Forbidden Drives Pick Our Jobs And Professions


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mee Image Therapy' By VOLNEY G. MATHISON<
BIDDEN DRIVES PICK OUR JOBS AND PROFESSIONS
ANY person to state the reasons
for or the primary causes of his
having taken up the profession or
the line of work he is in, and he
is apt to give you an answer that
sounds reasonable, acceptable,
and not illogical.

Hardly one person in a
thousand is aware of the fact that
)•m has NOT deliberately and intelligently selected his profession or activity on a 10096
conscious level. Most of us are quite unaware
that our job, work, or profession is usually
selected indirectly on the subconscious level.
Or that thereafter one ingeniously invents,
elaborates, constructs "reasons" why one has
elected to be in one's "chosen" profession or
hpe of activity.

This at once raises another major question. If our supremely wise subconscious has
^ore or less directed the selection of our
job, how does it make the abysmally gruesome
mistakes constantly observed in the field of
human activities?
It makes the mistakes because it does not
have transmitted to it correct, accurate, and
complete data from its lookout station -- the
conscious mind and its associated consciously
perceptive apparatus. The subconscious makes
no mistakes within itself -- it acts always for
the survival and the welfare of the organism
on the basis of all previous and present data
available to it.

This can be more convincingly demonstrated through case histories.

The first is that of a man who was born
on a poverty-stricken cotton ranch in Texas.
His girl-mother, only 16 when he was born, was
from a once-wealthy German family that had
been wiped out in some Prussian war. She had
married a restless, intellectual, itinerant
laborer of Norse descent, and together they
tried to develop a Texas farm. They lived in
a dugout -- a hole in the ground with a sod roof
over it. The mother, while carrying her baby,
hoed cotton all day long, barefooted under the
blazing sun. The total proceeds of this backbreaking labor for a whole year, as she computed it in advance, would be only about $65.
So, as she hoed, she said frantically, savagely to herself: "I've got to get out of here!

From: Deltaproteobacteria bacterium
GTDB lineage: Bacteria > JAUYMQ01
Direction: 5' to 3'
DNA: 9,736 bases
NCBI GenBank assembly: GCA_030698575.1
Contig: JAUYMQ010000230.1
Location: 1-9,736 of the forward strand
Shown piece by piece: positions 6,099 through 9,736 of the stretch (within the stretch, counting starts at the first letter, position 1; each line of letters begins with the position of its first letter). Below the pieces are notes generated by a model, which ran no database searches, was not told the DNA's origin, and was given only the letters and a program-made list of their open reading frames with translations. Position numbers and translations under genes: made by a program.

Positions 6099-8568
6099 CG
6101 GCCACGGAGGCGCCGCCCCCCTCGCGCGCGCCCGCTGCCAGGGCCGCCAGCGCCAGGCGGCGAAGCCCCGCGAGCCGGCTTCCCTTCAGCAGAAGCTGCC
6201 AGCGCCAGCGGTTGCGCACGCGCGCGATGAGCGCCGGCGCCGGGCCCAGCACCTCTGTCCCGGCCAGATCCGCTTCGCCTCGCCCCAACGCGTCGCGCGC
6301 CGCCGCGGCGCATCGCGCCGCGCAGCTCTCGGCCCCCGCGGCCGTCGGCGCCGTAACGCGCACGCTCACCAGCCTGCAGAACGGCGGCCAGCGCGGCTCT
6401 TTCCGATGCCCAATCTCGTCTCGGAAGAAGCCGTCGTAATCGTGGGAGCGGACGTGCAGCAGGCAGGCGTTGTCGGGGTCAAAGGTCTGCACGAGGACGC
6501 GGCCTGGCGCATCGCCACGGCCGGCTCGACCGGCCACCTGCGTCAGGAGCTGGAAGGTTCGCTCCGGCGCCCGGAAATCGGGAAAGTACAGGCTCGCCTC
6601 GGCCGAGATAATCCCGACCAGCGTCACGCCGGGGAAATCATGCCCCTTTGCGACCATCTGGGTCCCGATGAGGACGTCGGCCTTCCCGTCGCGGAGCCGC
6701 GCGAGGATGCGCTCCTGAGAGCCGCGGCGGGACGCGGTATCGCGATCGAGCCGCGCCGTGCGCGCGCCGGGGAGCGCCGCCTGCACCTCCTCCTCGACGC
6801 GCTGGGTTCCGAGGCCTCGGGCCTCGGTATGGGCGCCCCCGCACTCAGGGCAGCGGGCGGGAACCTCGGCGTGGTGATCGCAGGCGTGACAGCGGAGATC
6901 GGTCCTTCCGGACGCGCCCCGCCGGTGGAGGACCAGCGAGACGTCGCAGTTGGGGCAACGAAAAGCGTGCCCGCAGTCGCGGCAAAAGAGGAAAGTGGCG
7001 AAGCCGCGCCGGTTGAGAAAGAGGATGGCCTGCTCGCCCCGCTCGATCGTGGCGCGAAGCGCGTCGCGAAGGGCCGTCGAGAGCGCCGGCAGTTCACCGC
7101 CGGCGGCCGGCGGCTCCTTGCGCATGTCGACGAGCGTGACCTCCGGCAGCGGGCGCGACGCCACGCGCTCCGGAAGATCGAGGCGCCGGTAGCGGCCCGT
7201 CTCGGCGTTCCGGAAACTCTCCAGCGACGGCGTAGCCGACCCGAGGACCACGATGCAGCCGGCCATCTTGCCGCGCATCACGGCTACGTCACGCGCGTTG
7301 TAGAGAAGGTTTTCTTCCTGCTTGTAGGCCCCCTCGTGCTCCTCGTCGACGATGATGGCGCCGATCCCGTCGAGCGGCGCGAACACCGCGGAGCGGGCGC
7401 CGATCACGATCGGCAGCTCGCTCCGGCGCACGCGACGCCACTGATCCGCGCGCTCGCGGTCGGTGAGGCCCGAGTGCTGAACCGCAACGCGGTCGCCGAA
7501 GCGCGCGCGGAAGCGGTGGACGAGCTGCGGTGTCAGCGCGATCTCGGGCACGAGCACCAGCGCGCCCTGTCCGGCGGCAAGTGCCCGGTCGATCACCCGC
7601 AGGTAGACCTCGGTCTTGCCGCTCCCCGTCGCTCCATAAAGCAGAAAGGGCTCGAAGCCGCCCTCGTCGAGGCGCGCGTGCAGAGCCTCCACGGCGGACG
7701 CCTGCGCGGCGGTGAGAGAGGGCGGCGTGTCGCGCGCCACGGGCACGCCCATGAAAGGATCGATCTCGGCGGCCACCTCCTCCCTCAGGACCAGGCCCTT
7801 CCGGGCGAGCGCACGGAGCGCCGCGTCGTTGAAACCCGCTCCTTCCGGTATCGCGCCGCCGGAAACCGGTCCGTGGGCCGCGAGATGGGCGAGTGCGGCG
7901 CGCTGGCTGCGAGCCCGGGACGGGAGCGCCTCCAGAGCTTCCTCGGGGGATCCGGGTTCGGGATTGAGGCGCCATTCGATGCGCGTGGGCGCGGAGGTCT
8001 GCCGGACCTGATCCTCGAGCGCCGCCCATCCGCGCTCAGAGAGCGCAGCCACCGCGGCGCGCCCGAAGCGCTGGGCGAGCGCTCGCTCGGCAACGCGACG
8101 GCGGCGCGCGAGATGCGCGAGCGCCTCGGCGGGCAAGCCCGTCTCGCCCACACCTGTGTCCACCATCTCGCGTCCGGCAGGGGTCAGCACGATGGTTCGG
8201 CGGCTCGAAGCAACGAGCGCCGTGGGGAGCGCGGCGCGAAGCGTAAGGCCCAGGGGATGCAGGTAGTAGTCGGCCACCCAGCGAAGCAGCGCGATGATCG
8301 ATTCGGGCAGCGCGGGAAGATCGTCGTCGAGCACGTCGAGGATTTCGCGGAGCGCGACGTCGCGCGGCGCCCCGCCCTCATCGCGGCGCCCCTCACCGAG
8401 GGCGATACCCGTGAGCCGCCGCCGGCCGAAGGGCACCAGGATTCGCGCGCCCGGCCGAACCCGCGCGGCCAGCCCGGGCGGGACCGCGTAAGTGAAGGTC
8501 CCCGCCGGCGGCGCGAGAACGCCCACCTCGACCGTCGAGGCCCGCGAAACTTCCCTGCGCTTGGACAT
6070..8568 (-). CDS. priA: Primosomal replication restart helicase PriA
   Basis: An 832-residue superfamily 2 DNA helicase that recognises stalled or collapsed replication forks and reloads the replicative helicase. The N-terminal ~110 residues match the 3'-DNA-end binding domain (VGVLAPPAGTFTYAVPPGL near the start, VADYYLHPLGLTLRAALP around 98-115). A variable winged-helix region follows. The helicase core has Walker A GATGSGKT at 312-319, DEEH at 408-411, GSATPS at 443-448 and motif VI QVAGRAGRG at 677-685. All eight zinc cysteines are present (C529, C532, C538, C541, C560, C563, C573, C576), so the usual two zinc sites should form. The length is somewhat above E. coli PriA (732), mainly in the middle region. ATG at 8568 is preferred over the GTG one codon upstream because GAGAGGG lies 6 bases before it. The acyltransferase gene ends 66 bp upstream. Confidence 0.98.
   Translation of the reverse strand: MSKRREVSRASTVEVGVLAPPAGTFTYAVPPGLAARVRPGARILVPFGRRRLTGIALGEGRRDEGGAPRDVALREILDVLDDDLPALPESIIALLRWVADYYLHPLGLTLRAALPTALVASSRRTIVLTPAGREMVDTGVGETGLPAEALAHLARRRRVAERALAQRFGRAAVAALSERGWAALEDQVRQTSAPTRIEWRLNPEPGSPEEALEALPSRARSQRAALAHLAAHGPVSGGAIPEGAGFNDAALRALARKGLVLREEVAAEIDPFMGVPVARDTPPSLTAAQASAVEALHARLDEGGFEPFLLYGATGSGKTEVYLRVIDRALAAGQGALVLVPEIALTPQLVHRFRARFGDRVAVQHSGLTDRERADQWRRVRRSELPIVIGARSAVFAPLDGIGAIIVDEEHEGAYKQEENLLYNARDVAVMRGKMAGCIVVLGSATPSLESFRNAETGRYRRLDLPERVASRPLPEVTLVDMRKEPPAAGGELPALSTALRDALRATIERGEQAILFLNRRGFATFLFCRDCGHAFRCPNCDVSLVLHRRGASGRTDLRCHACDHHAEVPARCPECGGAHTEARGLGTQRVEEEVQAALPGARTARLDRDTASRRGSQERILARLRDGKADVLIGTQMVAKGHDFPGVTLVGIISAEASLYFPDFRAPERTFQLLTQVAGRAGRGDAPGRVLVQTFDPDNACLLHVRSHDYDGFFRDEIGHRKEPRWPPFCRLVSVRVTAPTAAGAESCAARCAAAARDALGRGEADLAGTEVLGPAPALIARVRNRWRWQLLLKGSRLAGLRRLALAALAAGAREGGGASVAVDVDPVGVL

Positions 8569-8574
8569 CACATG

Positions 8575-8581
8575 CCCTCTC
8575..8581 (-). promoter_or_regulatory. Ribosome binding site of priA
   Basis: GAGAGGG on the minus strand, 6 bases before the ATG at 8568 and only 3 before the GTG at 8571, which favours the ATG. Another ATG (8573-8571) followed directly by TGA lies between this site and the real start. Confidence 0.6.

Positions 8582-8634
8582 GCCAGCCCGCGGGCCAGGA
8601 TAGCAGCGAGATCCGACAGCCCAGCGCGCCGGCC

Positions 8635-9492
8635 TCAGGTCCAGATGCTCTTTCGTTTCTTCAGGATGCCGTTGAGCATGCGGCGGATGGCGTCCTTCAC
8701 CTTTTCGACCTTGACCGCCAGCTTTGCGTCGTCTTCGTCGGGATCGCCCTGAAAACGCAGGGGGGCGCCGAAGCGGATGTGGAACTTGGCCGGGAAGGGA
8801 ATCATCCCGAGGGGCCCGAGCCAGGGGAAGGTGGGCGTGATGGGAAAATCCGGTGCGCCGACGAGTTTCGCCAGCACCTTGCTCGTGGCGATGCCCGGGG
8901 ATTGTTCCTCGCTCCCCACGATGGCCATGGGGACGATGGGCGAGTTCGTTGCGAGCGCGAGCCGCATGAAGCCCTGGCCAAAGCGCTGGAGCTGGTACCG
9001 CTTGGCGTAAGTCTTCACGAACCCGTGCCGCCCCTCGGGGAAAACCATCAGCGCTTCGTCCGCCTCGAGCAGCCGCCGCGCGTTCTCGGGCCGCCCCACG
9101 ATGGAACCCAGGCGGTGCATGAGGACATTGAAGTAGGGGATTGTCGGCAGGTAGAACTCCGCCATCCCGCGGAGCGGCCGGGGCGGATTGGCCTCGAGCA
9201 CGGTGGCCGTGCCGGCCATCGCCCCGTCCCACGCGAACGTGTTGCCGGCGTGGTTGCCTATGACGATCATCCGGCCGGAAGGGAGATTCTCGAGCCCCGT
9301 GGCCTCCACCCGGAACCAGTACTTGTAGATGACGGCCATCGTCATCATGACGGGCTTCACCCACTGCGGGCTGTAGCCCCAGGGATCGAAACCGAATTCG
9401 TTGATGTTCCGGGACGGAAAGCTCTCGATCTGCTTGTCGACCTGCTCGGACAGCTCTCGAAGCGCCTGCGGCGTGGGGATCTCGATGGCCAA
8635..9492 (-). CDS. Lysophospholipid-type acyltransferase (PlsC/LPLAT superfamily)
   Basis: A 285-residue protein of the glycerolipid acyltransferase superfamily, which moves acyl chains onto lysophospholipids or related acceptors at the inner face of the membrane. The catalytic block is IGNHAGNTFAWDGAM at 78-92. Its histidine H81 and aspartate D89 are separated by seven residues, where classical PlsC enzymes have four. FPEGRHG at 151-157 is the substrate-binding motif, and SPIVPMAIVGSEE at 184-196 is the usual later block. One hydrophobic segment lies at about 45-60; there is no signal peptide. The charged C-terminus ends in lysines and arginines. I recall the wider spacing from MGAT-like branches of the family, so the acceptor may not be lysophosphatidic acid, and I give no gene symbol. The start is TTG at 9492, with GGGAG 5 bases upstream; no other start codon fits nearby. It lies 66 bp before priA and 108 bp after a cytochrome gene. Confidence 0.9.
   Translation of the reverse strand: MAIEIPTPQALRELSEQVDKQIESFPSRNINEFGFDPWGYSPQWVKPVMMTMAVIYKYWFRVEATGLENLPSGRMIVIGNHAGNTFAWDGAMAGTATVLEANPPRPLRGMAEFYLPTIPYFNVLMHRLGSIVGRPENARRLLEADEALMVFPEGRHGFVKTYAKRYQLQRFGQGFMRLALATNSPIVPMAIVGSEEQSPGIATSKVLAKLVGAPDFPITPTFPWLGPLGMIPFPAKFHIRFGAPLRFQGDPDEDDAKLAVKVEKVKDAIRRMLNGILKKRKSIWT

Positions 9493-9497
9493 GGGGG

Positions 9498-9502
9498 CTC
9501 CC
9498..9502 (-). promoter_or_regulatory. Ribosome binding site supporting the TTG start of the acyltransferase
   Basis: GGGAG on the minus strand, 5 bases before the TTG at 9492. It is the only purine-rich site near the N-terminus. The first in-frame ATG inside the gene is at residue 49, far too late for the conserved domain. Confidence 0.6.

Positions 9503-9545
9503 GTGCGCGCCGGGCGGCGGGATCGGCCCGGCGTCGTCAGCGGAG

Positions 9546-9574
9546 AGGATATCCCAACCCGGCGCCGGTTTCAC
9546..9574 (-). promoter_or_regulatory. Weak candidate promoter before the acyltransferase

I'll DIE if I don't get out of here!"
A secondary prenatal event was her almost
getting bitten in the field one day by a huge
rattlesnake. The couple had a few chickens,
and the husband, on the lookout for hawks, had
his shotgun handy as he worked in the field
near her. He snatched up the old gun, blazed
away at the striking snake, blew its head off.
The muzzle of the gun, when he fired, was only
a few inches from his wife's stomach. The
blast, on the basis of modern findings, was
fully perceived by the unborn baby, by way of
a shock and sound-pressure wave passing
through the womb of the mother.

When the baby was born, the little 96pound mother had but scanty clothing for the
infant, the sod hut was draughty, and during a
January "blue norther", the temperature dropped
so low the baby nearly froze to death.

The evenings in the sod abode were spent
mostly with the intellectual father reading
aloud to the mother from the monumental political work of Henry George -- "Progress and Poverty". This book undertakes scientifically to
expose the fallacies of some conventional beliefs on economics. The father closed each
evening with the reiterated, i.e., duplicated,
comment: "You see, you can't believe much of
what you hear. You must use your own eyes,
read up-to-date scientific books, and always
find out what is really going on. One must be
wary about believing things people declare are
'eternal truths'. One must always investigate
and find out the facts."
Briefly, they did finally get out of the
cotton ranch. Let us take a look at the infant
grown into a young man.

When he was the same age as that of his
mother when she was carrying him and saying,
"I have to get out of here or die," the boy
had already become a licensed wireless operator. He sailed for years on dozens of ships,
big and small; the ships on which he sailed --
he preferred tramp freighters -- were, of course,
always getting out of somewhere. The boy had
subconsciously selected going to sea for two
reasons: Mainly, he went to sea because this
satisfied fully his urge to "get out" of places. He might have accomplished this by railroading instead -- and he almost did go railroading in his teens -- but the chromosomes and
the genes of his Viking ancestry said: "No, to
sea! That's the way to get out of places!"
He became an adventure fiction writer,
and wrote steadily on shipboard while the vessel was under way, but became idle, moody, and
restless while in any port -- even some of the
exotic ones, such as Shanghai, Helsinki, and
the like.

Before becoming a wireless operator, he'd
worked a little on farms, but found he hated
the sound of steel against the soil, such as
the clink of a hoe blade against a stone. He
had an extreme dislike of any sudden popping
noises, particularly the report of a gun. He
even picked a little cotton, but broke out in
a severe skin rash, felt ill, and earned only
about 20 cents a day at this work.

In accordance with his father's repeated
injunctions to beware of false and misleading
ideas, especially when dished out by glibtongued demagogues and preachers, he became
well-known as a "fellow you can't tell anything to, not even if it's for his own good".
Yet he could read most any up-to-date scientific book and get most of everything in it of
value in a few hours. "Find out the facts!"
was the subconscious command.

In his earlier years, the psycho-physical
shock of having been nearly frozen to death as
an infant in the sod hut remained dormant, but
later on this, too, became activated. It manifested itself -- at times of intense activity
and mental stress -- as an extreme sensitivity